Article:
So why does Kent have a shot? For starters, for the nearly five million residents that live South of Winter Haven there is no regional amusement park. You can't drive through Pennsylvania or Ohio without passing a park every few exits but Florida -- despite its year-round park-friendly weather -- is completely untapped below the Orlando waistline. The days of rich retiring snowbirds dotting both coasts of South Florida have been overtaken by thrill-seeking youth and young families who gravitate to the area for its beaches and South Beach scene. Yes, Cypress Gardens is quite the haul from the art deco of Miami and the revitalized downtown Fort Lauderdale but the new Cypress Gardens will be the closest amusement park to these and many other areas brimming with youth on the Gold Coast.

How hungry is South Florida for a park with traditional amusements? The Fair Expo comes to Dade Country for half a month every March. Per capita spending, including admission, ride tickets and the various concessions, are comparable to what traditional amusement parks draw. Last year Fair Expo drew 770,000 paying guests. That was well over what Cypress Gardens attracted -- over the course of an entire year.

Florida has long been rumored to be the next stomping grounds for a Six Flags park. From Miami to Jacksonville to the heart of Orlando itself, the reason the gossip swirls is because it makes perfect sense. Beyond a small pier-anchored park in the Panama City Beach panhandle one of the country's largest states does not have a worthy alternative to the $54 gated admissions being charged by the 8 parks in the tightly concentrated Central Florida region.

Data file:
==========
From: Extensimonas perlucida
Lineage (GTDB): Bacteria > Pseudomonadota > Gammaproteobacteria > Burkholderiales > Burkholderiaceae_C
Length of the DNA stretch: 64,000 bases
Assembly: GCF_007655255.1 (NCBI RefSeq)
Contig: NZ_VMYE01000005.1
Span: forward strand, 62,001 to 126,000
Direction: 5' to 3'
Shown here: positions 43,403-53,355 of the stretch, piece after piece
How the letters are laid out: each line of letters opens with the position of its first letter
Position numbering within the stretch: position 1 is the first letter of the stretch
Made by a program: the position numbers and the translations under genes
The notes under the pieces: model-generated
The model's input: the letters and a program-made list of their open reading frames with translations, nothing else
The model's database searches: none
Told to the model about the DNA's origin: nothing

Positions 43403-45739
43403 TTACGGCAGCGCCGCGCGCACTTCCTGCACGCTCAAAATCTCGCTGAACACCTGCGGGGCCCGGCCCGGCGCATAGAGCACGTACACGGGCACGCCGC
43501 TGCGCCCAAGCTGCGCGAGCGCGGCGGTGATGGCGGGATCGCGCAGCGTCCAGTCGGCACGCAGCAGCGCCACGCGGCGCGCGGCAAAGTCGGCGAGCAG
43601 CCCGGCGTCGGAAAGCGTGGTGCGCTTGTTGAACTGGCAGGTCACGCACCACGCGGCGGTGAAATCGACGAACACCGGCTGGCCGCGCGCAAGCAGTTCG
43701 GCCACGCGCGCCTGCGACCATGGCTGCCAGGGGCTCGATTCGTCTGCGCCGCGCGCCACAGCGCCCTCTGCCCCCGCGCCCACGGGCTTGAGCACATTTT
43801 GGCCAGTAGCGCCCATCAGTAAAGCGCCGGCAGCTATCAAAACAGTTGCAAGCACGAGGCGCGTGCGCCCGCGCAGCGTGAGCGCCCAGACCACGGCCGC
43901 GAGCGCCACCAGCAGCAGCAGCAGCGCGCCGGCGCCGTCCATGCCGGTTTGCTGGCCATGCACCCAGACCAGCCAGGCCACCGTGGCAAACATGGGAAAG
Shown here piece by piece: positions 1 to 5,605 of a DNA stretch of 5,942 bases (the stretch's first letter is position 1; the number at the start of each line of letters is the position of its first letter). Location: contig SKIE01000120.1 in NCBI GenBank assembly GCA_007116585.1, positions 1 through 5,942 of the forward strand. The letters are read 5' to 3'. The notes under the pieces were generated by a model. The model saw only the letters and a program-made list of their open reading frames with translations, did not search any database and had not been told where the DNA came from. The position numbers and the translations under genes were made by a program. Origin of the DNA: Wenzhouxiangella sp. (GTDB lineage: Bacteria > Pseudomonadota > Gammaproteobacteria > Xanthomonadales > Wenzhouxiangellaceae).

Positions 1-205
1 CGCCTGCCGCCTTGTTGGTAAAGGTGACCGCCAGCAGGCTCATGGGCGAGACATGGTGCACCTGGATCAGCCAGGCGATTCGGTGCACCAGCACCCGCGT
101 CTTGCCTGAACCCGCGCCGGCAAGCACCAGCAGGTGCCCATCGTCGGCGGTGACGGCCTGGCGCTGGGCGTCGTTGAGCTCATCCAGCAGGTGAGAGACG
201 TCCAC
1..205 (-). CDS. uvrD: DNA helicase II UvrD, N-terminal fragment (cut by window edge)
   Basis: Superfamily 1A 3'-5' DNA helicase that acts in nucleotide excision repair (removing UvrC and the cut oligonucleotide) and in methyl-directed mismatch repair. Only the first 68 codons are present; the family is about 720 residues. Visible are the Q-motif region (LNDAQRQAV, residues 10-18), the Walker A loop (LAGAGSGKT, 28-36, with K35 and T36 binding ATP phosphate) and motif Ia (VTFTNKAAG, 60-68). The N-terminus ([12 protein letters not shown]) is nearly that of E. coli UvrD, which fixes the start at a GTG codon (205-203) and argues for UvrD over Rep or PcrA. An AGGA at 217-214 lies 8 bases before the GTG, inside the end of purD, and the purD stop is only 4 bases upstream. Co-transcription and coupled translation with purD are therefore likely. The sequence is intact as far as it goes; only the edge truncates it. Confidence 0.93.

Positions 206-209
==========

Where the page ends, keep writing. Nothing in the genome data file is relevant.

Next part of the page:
It is rides -- and not beautiful gardens -- that drive annual pass sales. It is rides -- and not remnants of Florida's few remaining roadside attractions -- that will give the park a shot to reclaim its waning popularity.

Kent gets it. I would be overjoyed if he continued his renovated empire Southward, rescuing the fading relics of Miami Seaquarium or Butterfly World or Lion Country Safari. Miami's Metrozoo recently announced that it is looking to tack on a water park and an entertainment center, followed by an amusement park and a hotel. All it needs is an experienced, interested operator. Kent? Got a minute?

All I can assure you is that the day that the new Cypress Gardens Adventure Park reopens you will find a family of four from Miami ready to pony up for annual passes. If Kent won't neglect the park, we won't neglect to patronize the park.

Life is all about second chances and tweaking traditions for the sake of evolutionary survival. You should really see the beautiful flowers of Cypress Gardens. When you do, thank a coaster.

- Rick Munarriz

Cypress Gardens reopened as Cypress Gardens Adventure Park in December of 2004. For more park information check out